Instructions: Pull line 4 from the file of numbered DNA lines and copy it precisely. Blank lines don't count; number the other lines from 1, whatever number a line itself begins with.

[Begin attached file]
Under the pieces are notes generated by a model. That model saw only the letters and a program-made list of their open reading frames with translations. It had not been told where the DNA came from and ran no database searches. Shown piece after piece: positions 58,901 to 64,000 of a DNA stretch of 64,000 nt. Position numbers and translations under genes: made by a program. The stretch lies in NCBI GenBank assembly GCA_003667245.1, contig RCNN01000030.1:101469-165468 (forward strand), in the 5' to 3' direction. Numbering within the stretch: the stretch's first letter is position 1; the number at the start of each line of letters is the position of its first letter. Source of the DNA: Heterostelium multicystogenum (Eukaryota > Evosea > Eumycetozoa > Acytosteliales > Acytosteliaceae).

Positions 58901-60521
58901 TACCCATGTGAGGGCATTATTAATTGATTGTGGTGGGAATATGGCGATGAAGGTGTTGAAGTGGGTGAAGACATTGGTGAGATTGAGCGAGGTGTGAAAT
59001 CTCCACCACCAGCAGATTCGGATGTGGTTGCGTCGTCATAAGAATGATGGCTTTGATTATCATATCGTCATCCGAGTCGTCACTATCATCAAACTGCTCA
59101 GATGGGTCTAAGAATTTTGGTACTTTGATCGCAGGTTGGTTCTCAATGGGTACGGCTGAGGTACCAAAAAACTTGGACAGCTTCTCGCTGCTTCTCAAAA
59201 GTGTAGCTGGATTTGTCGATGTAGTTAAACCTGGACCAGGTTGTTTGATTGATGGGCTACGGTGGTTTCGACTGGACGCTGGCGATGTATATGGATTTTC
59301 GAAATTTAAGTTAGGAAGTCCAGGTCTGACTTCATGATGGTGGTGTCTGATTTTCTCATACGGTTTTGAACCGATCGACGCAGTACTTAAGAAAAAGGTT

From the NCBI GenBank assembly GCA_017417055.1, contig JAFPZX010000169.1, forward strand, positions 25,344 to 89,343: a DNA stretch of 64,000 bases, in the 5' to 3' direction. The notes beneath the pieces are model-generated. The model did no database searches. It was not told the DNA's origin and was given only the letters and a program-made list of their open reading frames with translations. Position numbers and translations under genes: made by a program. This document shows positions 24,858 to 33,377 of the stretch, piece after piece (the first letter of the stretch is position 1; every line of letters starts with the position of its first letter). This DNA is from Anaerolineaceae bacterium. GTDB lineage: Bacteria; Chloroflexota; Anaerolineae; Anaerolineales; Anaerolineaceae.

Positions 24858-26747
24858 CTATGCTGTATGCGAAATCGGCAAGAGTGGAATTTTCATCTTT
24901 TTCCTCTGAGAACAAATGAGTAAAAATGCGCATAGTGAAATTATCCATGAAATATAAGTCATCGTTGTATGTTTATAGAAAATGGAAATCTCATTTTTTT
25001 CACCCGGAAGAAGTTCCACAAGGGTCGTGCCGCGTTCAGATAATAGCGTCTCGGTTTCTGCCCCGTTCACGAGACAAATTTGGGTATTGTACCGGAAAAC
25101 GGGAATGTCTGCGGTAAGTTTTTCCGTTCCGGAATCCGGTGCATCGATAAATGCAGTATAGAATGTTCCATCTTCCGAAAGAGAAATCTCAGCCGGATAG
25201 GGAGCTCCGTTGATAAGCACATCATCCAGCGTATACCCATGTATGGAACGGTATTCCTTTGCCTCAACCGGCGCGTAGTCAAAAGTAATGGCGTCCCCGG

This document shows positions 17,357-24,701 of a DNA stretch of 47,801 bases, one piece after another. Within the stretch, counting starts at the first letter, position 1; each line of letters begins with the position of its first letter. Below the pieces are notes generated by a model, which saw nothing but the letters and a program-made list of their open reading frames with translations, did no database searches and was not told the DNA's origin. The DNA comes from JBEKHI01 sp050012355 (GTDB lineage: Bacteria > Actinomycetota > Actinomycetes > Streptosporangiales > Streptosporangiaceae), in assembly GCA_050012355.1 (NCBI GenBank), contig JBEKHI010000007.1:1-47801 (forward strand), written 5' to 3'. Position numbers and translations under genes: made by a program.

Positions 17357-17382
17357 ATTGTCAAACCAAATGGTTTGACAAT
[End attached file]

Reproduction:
59001 CTCCACCACCAGCAGATTCGGATGTGGTTGCGTCGTCATAAGAATGATGGCTTTGATTATCATATCGTCATCCGAGTCGTCACTATCATCAAACTGCTCA